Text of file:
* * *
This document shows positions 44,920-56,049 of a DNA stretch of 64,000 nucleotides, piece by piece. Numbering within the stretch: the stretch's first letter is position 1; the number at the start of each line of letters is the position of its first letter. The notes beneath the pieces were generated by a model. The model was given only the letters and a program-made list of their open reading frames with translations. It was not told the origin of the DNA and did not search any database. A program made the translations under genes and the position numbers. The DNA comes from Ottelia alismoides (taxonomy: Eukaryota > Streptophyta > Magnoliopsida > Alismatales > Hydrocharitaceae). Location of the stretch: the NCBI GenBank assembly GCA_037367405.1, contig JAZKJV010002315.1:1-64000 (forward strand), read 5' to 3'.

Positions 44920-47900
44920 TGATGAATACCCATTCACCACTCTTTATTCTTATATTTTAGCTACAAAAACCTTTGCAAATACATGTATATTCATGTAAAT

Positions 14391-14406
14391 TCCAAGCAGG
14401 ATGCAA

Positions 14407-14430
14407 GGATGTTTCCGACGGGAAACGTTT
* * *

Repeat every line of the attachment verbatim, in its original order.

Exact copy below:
This document shows positions 44,920-56,049 of a DNA stretch of 64,000 nucleotides, piece by piece. Numbering within the stretch: the stretch's first letter is position 1; the number at the start of each line of letters is the position of its first letter. The notes beneath the pieces were generated by a model. The model was given only the letters and a program-made list of their open reading frames with translations. It was not told the origin of the DNA and did not search any database. A program made the translations under genes and the position numbers. The DNA comes from Ottelia alismoides (taxonomy: Eukaryota > Streptophyta > Magnoliopsida > Alismatales > Hydrocharitaceae). Location of the stretch: the NCBI GenBank assembly GCA_037367405.1, contig JAZKJV010002315.1:1-64000 (forward strand), read 5' to 3'.

Positions 44920-47900
44920 TGATGAATACCCATTCACCACTCTTTATTCTTATATTTTAGCTACAAAAACCTTTGCAAATACATGTATATTCATGTAAAT

Positions 14391-14406
14391 TCCAAGCAGG
14401 ATGCAA

Positions 14407-14430
14407 GGATGTTTCCGACGGGAAACGTTT